Six-State Collaboration Fighting Wheat Streak Mosaic, Mite Vector

Six-State Collaboration, all-out battle aims to conquer dread disease.

Published on: Nov 28, 2012

A microscopic mite and the disease it carries – wheat streak mosaic  -- are destroying wheat fields throughout the West.

Now, Montana State University faculty and students are fighting back through a new collaboration that involves the  Agricultural Research Service and six universities including Colorado, Nebraska, Kansas, Oklahoma and Texas.

The National Institute of Food and Agriculture recently awarded a five-year, $3.4 million grant to be shared by seven institutions, starting in January, 2013. MSU's portion is $800,000, but an additional $200,000 grant raises that to $1 million.

Members of MSU's team say they will use their funds to build on research that has been conducted over the past six years. One major goal is developing an accurate forecasting model to give farmers additional tools to fight wheat streak mosaic.

Wheat fields throughout the West are under attack by streak mosaic disease. Now, Major effort in underway to halt the problem.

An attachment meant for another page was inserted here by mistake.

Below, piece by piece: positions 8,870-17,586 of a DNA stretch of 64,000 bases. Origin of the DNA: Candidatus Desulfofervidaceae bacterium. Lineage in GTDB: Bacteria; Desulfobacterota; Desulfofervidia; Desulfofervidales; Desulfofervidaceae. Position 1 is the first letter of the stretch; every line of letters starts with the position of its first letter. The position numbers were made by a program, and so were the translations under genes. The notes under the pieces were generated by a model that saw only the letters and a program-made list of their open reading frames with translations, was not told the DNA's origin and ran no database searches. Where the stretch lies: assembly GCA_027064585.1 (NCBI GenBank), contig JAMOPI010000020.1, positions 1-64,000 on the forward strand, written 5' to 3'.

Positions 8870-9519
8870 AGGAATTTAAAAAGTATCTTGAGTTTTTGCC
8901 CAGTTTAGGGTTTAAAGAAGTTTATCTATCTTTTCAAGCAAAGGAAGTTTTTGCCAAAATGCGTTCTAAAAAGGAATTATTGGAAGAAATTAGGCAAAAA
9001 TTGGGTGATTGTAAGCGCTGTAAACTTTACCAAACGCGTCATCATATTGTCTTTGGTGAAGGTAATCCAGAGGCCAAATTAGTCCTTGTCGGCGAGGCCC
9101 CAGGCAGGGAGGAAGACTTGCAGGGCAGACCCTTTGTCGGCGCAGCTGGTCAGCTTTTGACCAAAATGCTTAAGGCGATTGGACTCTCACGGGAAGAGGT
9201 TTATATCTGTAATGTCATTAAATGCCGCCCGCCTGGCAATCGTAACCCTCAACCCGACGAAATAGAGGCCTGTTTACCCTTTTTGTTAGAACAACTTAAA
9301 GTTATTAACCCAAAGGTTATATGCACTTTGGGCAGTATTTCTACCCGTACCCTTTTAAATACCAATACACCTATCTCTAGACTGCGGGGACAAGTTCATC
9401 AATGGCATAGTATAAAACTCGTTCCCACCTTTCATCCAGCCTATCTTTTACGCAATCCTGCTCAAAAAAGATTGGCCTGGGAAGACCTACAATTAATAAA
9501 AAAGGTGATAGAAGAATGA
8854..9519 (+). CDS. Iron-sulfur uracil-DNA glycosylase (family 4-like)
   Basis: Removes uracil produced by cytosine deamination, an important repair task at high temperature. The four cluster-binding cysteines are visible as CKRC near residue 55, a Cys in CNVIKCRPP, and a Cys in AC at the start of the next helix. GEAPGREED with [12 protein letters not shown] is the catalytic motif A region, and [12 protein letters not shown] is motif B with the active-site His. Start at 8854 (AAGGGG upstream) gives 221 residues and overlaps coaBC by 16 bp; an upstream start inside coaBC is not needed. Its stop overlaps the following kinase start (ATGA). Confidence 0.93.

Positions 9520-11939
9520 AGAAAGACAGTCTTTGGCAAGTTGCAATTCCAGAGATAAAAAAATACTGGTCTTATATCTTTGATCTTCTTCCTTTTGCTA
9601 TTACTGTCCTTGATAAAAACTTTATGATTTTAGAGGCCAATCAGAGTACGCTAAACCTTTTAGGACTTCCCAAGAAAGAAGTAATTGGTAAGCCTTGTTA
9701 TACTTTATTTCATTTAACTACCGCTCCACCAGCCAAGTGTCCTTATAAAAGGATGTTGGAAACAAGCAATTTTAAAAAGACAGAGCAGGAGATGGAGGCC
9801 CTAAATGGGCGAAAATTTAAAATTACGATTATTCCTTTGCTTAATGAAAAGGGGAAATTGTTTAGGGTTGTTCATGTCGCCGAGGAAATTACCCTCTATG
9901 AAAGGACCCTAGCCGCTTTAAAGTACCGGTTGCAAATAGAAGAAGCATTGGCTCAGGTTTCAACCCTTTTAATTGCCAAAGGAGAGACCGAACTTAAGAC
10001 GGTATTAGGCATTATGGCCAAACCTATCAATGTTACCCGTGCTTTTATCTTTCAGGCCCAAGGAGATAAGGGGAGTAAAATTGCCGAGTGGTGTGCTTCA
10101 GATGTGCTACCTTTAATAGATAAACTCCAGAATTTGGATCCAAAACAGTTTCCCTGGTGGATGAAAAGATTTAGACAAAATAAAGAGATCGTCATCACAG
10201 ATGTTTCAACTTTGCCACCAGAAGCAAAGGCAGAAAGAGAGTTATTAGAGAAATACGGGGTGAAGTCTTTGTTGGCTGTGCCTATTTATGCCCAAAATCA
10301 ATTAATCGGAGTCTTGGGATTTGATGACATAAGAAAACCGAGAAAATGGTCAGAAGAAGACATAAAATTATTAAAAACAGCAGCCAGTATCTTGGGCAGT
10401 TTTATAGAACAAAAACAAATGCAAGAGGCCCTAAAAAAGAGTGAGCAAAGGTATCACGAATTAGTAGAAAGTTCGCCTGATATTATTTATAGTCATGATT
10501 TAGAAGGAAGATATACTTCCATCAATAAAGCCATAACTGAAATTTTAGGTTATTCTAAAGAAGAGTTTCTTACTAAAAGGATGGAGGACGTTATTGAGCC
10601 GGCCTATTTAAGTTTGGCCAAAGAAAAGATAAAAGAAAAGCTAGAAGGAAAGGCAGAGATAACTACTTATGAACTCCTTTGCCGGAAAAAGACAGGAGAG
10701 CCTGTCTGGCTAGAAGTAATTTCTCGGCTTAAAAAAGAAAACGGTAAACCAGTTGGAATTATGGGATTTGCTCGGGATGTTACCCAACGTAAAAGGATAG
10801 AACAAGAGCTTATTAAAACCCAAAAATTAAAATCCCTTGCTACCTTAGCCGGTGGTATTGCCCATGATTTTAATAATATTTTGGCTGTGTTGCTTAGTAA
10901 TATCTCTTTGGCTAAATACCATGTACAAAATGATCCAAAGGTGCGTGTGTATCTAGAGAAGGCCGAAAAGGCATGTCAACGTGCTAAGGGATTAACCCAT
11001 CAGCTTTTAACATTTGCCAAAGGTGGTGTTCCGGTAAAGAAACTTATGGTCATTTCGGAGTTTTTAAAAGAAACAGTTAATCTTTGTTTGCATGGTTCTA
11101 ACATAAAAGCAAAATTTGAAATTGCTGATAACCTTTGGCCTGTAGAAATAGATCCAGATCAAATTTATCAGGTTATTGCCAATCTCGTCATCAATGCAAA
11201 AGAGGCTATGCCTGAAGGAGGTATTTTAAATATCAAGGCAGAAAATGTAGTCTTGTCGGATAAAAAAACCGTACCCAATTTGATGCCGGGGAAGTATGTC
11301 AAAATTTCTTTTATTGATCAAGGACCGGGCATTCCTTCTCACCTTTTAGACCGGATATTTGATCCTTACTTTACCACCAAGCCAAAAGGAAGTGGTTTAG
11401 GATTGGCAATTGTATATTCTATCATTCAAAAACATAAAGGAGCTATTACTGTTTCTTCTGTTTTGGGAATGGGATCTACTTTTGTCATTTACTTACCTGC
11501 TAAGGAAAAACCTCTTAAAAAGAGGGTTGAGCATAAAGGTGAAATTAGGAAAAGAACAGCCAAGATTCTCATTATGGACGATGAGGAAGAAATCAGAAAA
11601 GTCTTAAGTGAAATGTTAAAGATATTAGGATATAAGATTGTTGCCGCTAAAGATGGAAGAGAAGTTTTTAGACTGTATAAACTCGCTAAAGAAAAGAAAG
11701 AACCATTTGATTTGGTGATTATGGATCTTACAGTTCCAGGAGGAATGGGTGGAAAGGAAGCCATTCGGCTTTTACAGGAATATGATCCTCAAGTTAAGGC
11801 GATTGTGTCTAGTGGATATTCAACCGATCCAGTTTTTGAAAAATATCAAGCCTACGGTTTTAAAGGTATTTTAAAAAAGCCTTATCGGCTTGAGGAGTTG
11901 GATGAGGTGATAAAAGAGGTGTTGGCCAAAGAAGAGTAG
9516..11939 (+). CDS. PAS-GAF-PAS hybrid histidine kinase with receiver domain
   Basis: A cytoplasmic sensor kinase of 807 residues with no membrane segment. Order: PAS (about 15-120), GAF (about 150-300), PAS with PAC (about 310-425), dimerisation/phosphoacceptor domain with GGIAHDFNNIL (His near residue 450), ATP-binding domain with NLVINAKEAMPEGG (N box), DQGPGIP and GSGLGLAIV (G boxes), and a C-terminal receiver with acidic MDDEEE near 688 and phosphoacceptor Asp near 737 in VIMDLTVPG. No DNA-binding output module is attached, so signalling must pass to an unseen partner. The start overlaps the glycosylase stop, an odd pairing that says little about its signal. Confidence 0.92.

Wheat fields throughout the West are under attack by streak mosaic disease. Now, Major effort in underway to halt the problem.

The disease destroys 20 million bushels of wheat a year.

The MSU team will conduct research, develop educational materials and hold outreach events.

They will share their findings and materials with growers, scientists, tribal college students, K-12

MSU scientists will test pesticides this winter to see if they can  find new products that might economically control the vector of the virus, the wheat curl mite.

They also want to help figure out why the severity of wheat streak mosaic varies by state.

No varieties of wheat are known to resist the malady, and no pesticides appear to work against it at this time.

Growers who believe they are planting resistant varieties or spraying effective pesticides are mistaken, says Mary Burrows, MSU team leader. Not only are they wasting money, but they might make matters worse if they apply imidacloprid pesticide, she notes.

The chemical kill insects it directly contacts, but often increases mite populations by destroying their natural enemies, says Burrows.

Weed management is considered an important tool, since mites and viruses don't just hide in wheat, but also in weeds and native grasses, says MSU's Fabian Menalled, a weed control specialist.